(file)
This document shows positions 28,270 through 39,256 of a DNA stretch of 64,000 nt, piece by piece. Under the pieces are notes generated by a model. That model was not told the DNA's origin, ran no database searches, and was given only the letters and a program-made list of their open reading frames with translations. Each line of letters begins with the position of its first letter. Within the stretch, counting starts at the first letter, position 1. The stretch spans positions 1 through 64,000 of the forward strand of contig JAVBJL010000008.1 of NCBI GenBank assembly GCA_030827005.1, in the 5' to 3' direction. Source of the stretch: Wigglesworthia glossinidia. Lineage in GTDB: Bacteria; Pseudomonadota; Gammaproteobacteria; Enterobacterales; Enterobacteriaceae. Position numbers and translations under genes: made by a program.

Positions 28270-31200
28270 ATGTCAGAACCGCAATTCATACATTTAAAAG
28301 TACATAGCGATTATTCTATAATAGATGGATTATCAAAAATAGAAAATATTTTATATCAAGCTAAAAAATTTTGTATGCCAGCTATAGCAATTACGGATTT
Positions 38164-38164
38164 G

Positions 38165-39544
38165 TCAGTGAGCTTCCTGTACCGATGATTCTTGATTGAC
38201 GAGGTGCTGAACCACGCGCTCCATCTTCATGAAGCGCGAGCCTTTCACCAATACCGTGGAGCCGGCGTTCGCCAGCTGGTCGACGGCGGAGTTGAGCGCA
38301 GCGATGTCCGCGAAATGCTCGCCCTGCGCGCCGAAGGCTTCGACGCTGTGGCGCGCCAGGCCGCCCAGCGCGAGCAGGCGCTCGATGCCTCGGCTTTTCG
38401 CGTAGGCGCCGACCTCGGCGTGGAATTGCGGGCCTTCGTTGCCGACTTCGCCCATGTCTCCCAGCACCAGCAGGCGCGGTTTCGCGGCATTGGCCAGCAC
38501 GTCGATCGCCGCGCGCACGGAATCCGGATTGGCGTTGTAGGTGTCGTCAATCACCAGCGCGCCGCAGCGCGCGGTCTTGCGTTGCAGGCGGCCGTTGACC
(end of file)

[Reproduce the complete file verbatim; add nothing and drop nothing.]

This document shows positions 28,270 through 39,256 of a DNA stretch of 64,000 nt, piece by piece. Under the pieces are notes generated by a model. That model was not told the DNA's origin, ran no database searches, and was given only the letters and a program-made list of their open reading frames with translations. Each line of letters begins with the position of its first letter. Within the stretch, counting starts at the first letter, position 1. The stretch spans positions 1 through 64,000 of the forward strand of contig JAVBJL010000008.1 of NCBI GenBank assembly GCA_030827005.1, in the 5' to 3' direction. Source of the stretch: Wigglesworthia glossinidia. Lineage in GTDB: Bacteria; Pseudomonadota; Gammaproteobacteria; Enterobacterales; Enterobacteriaceae. Position numbers and translations under genes: made by a program.

Positions 28270-31200
28270 ATGTCAGAACCGCAATTCATACATTTAAAAG
28301 TACATAGCGATTATTCTATAATAGATGGATTATCAAAAATAGAAAATATTTTATATCAAGCTAAAAAATTTTGTATGCCAGCTATAGCAATTACGGATTT
Positions 38164-38164
38164 G

Positions 38165-39544
38165 TCAGTGAGCTTCCTGTACCGATGATTCTTGATTGAC
38201 GAGGTGCTGAACCACGCGCTCCATCTTCATGAAGCGCGAGCCTTTCACCAATACCGTGGAGCCGGCGTTCGCCAGCTGGTCGACGGCGGAGTTGAGCGCA
38301 GCGATGTCCGCGAAATGCTCGCCCTGCGCGCCGAAGGCTTCGACGCTGTGGCGCGCCAGGCCGCCCAGCGCGAGCAGGCGCTCGATGCCTCGGCTTTTCG
38401 CGTAGGCGCCGACCTCGGCGTGGAATTGCGGGCCTTCGTTGCCGACTTCGCCCATGTCTCCCAGCACCAGCAGGCGCGGTTTCGCGGCATTGGCCAGCAC
38501 GTCGATCGCCGCGCGCACGGAATCCGGATTGGCGTTGTAGGTGTCGTCAATCACCAGCGCGCCGCAGCGCGCGGTCTTGCGTTGCAGGCGGCCGTTGACC